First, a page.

Expression of wild-type Bcl-2 protects cortical neurons but not HEK 293 cells against taxol
To determine whether Bcl-2 is neuroprotective against taxol, cortical neurons were transiently transfected with wild-type Bcl-2 or the vector control pCDNA3 (Fig. 3). Because deletion of the unstructured loop region or mutation of serine residues 70 and 87 enhances the antiapoptotic activity of Bcl-2 against taxol in cancer cells (Srivastava et al., 1999), cortical neurons were also transfected with a loop deletion mutant of Bcl-2 (Bcl-2 loop) or the mutant Bcl-2 A/A. HEK 293 cells stably transfected with the wild-type Bcl-2, the Bcl-2 A/A mutant, or the pCDNA3 vector were used as controls. Wild-type Bcl-2 and the Bcl-2 A/A mutant proteins were expressed at equivalent levels in stable HEK 293 cells (Fig.3 A). Expression of wild-type Bcl-2 did not protect HEK 293 cells from taxol-induced apoptosis (Fig. 3 A). Similar results were obtained when HEK 293 cells were transiently transfected with various amounts of wild-type Bcl-2 DNA (0.1–4 μg; data not shown). However, expression of the mutant Bcl-2 A/A partially protected HEK 293 cells against taxol-induced apoptosis (Fig. 3 A,p < 0.002) and loss of MTT metabolism (data not shown). In contrast, expression of wild-type Bcl-2 completely blocked taxol-stimulated apoptosis in cortical neurons (Fig. 3 B). Furthermore, wild-type Bcl-2 was as effective as the Bcl2 A/A mutant or the Bcl-2 loop deletion mutant (Fig. 3 B). These data indicate that taxol induces apoptosis in cortical neurons by mechanisms independent of Bcl-2 phosphorylation.
Cortical neurons express high basal JNK activity and taxol activates a subpool of JNK in the nucleus
Because JNK signaling has been suggested to be one of the primary kinase pathways responsible for taxol-induced Bcl-2 phosphorylation (Maundrell et al., 1997; Amato et al., 1998; Lee et al., 1998; Wang et al., 1998, 1999; Srivastava et al., 1999; Yamamoto et al., 1999), the different effects of taxol on Bcl-2 phosphorylation in cortical neurons and non-neuronal cells might be caused by differential regulation of JNK by taxol. To test this hypothesis, we assayed JNK activity after taxol treatment (Fig. 4). In HEK 293 cells, there was a threefold increase in total JNK activity that was sustained for at least 24 hr (see Fig. 4 A,6 A). The activities of extracellular signal-regulated kinases 1 and 2 (ERK1/2) and p38 MAP kinase in HEK 293 cells were unaffected by taxol (data not shown). In contrast, treatment of cortical neurons with taxol caused a slight decrease in total JNK activity (data not shown). Western blot analysis using an antibody that recognizes phosphorylated and activated JNK (anti-p-JNK) showed no significant change in JNK phosphorylation after taxol treatment (Fig.5 A). Because there are three isoforms for JNK (JNK1–3), it is possible that specific isoforms are activated by taxol. We were particularly interested in the effect of taxol on JNK3 activity because this isozyme contributes to arsenite-stimulated apoptosis in cortical neurons (Namgung and Xia, 2000). Therefore, we measured JNK1/2 combined activities or JNK3 activity separately using immune complex kinase assays. Both JNK1/2 and JNK3 activities in cortical neurons were partially reduced after taxol treatment (Fig. 4 B,C). However, we found that cortical neurons contain high basal JNK activity compared with that of non-neuronal cells. When assayed for total JNK activity, basal JNK activity in cortical neurons was at least 20–40-fold higher than that in unstimulated HEK 293 cells (Fig. 4 D). This observation is in agreement with reports of high basal JNK activity in the mouse brain (Xu et al., 1997).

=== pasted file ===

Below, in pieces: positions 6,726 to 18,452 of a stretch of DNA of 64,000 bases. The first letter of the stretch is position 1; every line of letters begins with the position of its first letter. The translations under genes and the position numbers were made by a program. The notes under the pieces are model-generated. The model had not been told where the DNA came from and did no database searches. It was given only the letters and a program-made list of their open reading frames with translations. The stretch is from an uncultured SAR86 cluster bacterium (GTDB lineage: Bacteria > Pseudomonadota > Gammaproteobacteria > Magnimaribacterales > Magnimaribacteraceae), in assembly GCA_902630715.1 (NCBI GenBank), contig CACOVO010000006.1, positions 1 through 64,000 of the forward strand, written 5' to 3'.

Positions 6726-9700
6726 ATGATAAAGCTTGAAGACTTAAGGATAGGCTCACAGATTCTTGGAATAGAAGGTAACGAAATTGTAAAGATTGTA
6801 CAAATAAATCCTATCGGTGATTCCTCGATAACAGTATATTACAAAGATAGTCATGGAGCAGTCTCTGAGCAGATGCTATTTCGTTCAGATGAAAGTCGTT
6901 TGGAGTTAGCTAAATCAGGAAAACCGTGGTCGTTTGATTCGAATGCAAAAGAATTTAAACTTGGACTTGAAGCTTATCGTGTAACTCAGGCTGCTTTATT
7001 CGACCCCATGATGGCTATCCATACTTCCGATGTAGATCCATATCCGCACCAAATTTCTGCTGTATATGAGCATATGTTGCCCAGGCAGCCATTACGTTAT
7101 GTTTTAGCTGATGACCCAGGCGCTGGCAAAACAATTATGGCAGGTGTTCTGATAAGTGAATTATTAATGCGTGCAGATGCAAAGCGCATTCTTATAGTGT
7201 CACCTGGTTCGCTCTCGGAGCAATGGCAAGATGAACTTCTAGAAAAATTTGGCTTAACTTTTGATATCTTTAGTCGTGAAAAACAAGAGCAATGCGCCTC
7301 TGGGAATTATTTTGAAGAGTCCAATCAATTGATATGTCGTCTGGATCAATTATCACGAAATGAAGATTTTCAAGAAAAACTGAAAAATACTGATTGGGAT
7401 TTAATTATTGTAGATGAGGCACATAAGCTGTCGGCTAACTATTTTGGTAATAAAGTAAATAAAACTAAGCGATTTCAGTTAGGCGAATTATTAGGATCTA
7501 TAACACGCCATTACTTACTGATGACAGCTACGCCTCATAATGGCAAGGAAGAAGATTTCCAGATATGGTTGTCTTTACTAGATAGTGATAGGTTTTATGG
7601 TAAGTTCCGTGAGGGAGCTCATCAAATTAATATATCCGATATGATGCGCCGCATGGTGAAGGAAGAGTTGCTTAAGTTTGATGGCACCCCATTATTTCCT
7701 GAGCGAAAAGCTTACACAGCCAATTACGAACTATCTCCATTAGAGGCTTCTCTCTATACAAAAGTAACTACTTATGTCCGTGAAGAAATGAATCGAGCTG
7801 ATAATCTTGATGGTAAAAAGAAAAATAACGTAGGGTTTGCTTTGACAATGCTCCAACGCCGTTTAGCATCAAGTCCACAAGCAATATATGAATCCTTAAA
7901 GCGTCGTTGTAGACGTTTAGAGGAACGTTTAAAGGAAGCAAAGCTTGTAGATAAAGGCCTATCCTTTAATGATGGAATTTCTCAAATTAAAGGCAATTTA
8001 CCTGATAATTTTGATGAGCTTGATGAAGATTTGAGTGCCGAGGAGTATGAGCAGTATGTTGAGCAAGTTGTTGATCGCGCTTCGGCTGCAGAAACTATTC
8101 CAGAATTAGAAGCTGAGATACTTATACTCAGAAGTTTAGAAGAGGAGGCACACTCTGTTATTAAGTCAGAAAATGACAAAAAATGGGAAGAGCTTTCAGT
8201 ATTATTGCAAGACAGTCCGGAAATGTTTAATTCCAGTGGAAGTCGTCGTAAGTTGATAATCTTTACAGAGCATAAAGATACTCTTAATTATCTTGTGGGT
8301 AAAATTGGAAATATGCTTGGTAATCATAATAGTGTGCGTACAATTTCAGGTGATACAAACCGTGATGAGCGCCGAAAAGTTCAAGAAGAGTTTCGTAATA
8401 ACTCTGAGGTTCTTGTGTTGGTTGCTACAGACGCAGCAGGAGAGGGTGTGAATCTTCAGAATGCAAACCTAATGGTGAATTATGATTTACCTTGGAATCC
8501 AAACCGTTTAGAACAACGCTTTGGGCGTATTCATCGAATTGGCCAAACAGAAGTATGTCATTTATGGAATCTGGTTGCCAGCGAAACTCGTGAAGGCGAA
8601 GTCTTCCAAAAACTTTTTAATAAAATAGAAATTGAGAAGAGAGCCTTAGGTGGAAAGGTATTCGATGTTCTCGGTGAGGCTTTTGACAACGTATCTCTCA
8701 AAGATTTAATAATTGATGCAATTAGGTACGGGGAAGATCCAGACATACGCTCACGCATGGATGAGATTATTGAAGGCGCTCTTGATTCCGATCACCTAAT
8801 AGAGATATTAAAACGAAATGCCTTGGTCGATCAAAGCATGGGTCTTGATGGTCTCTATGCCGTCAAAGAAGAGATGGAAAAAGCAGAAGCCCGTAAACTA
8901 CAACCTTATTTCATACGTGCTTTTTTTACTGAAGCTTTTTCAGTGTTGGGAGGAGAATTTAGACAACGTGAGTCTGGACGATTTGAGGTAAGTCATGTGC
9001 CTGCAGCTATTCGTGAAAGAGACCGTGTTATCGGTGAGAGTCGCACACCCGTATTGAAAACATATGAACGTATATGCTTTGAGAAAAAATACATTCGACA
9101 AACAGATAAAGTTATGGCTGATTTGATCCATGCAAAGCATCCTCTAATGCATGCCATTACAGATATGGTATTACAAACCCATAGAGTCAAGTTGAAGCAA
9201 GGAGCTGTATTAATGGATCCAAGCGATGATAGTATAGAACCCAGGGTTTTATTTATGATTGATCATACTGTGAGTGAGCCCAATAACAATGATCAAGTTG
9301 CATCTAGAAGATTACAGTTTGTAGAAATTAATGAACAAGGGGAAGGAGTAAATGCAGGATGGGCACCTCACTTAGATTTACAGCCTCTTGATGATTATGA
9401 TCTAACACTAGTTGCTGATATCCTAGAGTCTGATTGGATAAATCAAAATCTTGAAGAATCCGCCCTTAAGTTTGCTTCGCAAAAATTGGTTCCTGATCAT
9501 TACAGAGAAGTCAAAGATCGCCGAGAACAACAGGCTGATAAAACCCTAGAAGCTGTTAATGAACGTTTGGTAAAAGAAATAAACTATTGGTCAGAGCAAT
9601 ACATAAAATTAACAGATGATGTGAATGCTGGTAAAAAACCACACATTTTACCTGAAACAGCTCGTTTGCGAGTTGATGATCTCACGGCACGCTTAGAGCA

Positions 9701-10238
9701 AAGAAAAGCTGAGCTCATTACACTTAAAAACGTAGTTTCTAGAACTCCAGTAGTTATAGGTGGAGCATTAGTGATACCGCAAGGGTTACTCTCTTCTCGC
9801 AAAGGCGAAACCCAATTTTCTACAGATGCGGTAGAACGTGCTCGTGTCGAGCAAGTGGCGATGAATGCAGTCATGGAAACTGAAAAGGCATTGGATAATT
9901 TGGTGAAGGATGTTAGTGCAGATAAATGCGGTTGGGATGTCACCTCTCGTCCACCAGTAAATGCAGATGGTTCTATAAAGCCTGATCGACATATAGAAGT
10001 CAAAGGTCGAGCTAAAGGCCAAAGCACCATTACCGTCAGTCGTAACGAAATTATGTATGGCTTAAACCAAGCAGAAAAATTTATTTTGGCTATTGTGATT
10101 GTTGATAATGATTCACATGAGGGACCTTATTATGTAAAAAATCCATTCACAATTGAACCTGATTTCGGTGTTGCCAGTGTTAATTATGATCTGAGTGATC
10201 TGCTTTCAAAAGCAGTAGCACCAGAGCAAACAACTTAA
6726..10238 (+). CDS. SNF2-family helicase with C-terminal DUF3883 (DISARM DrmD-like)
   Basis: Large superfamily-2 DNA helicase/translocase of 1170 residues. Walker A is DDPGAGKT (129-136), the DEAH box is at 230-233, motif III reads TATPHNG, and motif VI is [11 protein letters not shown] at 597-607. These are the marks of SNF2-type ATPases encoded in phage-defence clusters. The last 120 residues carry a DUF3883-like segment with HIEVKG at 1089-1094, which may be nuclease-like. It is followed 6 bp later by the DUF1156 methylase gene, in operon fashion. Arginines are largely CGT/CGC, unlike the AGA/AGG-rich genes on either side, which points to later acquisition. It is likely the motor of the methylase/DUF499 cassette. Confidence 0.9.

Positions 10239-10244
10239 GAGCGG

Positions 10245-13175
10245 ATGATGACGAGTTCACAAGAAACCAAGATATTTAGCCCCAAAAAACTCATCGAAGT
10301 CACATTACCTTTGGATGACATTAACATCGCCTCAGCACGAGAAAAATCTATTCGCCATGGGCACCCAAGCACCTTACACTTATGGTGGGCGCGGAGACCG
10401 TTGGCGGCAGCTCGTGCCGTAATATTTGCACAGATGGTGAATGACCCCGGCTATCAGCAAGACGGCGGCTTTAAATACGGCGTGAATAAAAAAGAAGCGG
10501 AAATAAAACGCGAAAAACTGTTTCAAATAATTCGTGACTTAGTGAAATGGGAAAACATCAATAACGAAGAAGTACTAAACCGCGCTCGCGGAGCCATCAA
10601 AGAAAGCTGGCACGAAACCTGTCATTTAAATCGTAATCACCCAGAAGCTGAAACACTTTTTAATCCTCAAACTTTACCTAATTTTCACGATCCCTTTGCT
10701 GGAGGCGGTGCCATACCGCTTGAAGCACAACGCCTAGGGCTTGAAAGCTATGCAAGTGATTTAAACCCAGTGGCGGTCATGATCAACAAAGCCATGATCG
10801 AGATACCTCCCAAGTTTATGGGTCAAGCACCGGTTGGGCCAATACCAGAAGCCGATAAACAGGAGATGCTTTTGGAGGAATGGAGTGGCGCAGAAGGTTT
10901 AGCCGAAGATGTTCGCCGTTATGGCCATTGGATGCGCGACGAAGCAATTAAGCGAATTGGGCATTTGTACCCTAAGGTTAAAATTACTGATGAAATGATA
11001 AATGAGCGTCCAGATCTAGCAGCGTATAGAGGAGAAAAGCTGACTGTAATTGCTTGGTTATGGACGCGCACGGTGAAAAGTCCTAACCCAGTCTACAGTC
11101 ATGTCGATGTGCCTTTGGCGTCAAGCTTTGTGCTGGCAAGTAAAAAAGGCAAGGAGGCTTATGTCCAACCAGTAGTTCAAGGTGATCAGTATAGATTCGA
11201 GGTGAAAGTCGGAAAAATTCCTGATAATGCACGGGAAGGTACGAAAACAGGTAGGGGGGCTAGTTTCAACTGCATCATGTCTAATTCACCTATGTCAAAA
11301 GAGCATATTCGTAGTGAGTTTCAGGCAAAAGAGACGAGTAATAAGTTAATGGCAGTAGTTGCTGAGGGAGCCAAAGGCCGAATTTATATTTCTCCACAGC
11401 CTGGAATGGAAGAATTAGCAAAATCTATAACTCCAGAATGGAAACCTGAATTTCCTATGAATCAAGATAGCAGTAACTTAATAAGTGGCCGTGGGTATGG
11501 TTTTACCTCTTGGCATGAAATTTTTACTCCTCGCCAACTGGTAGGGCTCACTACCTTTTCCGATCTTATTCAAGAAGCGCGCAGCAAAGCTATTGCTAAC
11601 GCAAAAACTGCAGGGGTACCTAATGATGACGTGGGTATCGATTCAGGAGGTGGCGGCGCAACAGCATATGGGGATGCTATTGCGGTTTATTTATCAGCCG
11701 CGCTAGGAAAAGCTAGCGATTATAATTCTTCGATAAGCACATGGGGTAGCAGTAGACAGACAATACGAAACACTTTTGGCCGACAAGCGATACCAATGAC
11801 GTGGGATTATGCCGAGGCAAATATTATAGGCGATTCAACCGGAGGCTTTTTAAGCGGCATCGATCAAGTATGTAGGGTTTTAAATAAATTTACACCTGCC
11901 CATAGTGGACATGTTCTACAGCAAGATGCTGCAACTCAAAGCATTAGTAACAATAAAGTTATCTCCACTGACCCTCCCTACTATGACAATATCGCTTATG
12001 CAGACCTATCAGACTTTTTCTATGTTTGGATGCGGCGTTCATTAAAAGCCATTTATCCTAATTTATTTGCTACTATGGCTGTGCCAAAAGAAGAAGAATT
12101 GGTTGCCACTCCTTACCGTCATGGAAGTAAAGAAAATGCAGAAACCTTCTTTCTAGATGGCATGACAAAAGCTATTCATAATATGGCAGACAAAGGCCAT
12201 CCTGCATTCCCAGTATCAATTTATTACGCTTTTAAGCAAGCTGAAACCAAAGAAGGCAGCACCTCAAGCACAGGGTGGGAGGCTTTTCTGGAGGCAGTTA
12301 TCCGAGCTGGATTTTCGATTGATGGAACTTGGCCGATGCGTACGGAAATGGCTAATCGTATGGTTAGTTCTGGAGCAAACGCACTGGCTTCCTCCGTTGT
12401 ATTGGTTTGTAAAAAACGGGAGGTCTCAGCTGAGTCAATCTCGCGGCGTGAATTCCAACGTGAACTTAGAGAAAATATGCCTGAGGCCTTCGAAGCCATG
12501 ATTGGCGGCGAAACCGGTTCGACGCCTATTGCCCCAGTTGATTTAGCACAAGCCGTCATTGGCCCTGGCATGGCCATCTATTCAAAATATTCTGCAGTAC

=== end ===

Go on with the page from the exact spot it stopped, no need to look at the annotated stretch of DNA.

A subpool of JNK in cortical neurons may be activated by taxol and masked by the high basal JNK activity measured using the immune complex kinase assay. Therefore, we performed immunostaining analysis using the anti-p-JNK antibody (Fig. 5 B). Basal p-JNK was primarily present in the cell bodies and processes but absent in the nucleus. Although taxol did not alter the total amount of phosphorylated JNK measured by Western blot analysis (Fig.5 A), it caused an increase in p-JNK in the nucleus of neurons and a decrease in p-JNK in the processes (Fig. 5 B). This was accompanied by an increase in c-Jun phosphorylation in the nucleus and an increase in total c-Jun phosphorylation at serine 73, indicative of c-Jun activation (Fig. 5). These data suggest that either a subpool of the JNK is activated in the nucleus or a subpool of the active JNK is translocated to the nucleus in response to taxol. Regardless, the net result is increased JNK activity in the nucleus, c-Jun phosphorylation, and presumably activator protein-1 (AP-1)-mediated transcription.
JNK activity and its downstream transcription are required for taxol-induced apoptosis in cortical neurons